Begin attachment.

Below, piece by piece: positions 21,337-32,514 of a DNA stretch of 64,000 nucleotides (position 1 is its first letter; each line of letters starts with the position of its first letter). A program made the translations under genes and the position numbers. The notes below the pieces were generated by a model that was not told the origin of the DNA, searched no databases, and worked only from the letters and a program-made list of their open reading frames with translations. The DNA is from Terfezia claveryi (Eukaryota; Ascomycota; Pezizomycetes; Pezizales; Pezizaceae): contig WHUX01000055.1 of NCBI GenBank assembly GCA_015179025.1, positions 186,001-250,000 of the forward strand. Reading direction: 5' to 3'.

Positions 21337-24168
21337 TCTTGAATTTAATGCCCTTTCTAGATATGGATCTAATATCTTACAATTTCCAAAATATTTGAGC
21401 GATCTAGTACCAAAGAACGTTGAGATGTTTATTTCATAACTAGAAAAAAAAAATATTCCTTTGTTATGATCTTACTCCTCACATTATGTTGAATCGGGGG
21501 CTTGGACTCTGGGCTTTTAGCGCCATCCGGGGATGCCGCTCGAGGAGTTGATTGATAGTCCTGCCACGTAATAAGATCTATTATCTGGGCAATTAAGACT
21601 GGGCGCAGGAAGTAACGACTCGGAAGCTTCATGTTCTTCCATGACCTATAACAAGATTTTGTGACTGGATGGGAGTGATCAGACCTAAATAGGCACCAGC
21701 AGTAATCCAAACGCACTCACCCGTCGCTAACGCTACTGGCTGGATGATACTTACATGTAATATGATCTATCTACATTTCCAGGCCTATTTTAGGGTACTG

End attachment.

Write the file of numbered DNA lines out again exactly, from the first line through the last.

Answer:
Below, piece by piece: positions 21,337-32,514 of a DNA stretch of 64,000 nucleotides (position 1 is its first letter; each line of letters starts with the position of its first letter). A program made the translations under genes and the position numbers. The notes below the pieces were generated by a model that was not told the origin of the DNA, searched no databases, and worked only from the letters and a program-made list of their open reading frames with translations. The DNA is from Terfezia claveryi (Eukaryota; Ascomycota; Pezizomycetes; Pezizales; Pezizaceae): contig WHUX01000055.1 of NCBI GenBank assembly GCA_015179025.1, positions 186,001-250,000 of the forward strand. Reading direction: 5' to 3'.

Positions 21337-24168
21337 TCTTGAATTTAATGCCCTTTCTAGATATGGATCTAATATCTTACAATTTCCAAAATATTTGAGC
21401 GATCTAGTACCAAAGAACGTTGAGATGTTTATTTCATAACTAGAAAAAAAAAATATTCCTTTGTTATGATCTTACTCCTCACATTATGTTGAATCGGGGG
21501 CTTGGACTCTGGGCTTTTAGCGCCATCCGGGGATGCCGCTCGAGGAGTTGATTGATAGTCCTGCCACGTAATAAGATCTATTATCTGGGCAATTAAGACT
21601 GGGCGCAGGAAGTAACGACTCGGAAGCTTCATGTTCTTCCATGACCTATAACAAGATTTTGTGACTGGATGGGAGTGATCAGACCTAAATAGGCACCAGC
21701 AGTAATCCAAACGCACTCACCCGTCGCTAACGCTACTGGCTGGATGATACTTACATGTAATATGATCTATCTACATTTCCAGGCCTATTTTAGGGTACTG